• A non-food consumer goods client expects a spike in activity in June and, as a result, is considering some of the themes below to ensure immediate future success
  • A €2bn aerospace / automation materials supplier has engaged with Collingwood to recruit a vertical sales specialist to operate across Europe

When a form of normality returns, Collingwood is confident top talent will be in high demand.  There are common themes that are setting many of our clients apart from their competitors and which are driving their strategies, irrespective of the strange situation the world currently finds itself in.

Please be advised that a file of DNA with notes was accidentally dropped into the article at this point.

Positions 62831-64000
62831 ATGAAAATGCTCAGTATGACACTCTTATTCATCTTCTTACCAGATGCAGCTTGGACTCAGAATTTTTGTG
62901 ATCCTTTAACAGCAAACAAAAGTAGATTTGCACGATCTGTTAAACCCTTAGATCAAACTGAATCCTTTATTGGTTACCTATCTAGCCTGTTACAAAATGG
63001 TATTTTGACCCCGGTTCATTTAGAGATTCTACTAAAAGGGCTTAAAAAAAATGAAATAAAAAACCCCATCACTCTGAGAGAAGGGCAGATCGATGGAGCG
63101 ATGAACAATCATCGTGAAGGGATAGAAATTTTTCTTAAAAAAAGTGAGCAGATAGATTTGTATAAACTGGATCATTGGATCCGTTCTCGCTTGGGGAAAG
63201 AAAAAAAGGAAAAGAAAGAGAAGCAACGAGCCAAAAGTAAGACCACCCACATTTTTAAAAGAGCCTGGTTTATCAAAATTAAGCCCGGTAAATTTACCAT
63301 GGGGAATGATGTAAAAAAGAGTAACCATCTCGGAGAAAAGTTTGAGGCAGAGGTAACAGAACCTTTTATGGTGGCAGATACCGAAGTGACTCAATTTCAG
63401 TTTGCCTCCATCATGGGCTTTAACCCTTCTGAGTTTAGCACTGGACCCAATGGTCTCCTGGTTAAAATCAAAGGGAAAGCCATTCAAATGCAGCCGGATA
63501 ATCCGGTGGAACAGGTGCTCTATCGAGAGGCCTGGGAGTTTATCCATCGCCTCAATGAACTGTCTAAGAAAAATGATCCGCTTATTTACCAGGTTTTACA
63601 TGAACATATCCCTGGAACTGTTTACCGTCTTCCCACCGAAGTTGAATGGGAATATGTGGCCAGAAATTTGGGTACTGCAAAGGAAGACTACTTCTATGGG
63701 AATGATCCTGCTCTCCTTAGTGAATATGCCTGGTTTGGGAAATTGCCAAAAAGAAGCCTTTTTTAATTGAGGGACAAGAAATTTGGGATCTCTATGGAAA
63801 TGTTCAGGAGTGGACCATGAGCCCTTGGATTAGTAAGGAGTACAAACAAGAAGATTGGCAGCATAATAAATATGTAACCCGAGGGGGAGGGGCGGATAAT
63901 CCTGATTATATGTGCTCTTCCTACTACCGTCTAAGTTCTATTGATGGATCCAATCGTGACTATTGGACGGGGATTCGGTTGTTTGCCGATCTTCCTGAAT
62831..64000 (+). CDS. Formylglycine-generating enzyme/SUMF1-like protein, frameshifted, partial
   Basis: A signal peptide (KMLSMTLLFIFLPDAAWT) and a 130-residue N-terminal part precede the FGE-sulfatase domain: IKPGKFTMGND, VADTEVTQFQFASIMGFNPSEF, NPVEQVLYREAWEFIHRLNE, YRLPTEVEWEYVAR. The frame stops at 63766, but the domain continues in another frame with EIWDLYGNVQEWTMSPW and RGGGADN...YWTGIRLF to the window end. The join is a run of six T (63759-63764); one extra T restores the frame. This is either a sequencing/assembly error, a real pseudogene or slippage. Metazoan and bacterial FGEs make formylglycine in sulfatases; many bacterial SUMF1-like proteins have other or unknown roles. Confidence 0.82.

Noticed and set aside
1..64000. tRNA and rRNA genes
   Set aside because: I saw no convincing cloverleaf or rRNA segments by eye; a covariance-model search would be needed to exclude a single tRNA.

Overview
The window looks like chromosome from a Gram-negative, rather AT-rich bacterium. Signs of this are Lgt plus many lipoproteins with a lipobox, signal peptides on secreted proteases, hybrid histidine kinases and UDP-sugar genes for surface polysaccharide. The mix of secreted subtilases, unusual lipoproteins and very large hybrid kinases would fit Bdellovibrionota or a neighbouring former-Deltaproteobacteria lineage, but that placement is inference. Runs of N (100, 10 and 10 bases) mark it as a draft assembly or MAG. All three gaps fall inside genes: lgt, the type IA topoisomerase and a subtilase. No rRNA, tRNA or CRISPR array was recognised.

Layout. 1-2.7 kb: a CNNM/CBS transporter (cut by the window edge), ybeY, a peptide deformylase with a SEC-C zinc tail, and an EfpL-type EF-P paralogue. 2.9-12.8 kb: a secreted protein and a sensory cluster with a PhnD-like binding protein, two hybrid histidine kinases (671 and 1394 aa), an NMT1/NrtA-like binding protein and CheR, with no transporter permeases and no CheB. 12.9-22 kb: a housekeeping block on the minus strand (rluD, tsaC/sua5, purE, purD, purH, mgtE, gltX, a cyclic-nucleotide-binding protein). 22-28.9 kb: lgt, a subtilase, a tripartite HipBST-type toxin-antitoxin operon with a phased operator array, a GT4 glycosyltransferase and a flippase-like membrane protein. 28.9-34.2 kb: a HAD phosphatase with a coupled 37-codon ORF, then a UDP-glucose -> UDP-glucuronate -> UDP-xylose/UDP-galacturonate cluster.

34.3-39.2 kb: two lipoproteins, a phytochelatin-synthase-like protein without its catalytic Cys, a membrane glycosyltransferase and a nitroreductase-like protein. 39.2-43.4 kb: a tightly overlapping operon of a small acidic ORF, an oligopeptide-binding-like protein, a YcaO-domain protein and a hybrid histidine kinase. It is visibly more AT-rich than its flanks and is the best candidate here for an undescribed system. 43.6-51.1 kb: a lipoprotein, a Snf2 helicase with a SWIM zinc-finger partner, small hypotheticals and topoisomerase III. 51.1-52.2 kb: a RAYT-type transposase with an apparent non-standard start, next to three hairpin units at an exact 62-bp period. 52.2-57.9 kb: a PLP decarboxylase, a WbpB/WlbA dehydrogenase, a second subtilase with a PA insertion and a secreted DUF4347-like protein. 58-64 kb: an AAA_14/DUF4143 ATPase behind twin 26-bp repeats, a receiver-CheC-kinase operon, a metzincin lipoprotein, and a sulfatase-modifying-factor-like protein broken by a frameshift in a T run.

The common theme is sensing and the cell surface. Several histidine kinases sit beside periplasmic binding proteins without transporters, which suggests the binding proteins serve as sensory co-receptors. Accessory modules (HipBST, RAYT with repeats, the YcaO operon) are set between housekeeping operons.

1. Clients are continuing to recruit and commence retained executive search assignments. I personally have several examples of this, with the best illustration being that we are in the middle of recruiting a number of specialist sales roles across Europe, including Italy and Spain. I have been recruiting several of these positions personally and the response rate from targeted candidates has markedly improved from their normal availability to engage with us.  Superstars are far more open to talking. Of course, this does involve Collingwood having a watertight message to relay to the market in terms of this client’s future plans and intentions to recruit and, importantly, this involves consistency from the client when they interview. Virtual interviewing has been extremely straightforward, with the client having now lined up the best two to three candidates for each role for final interviews.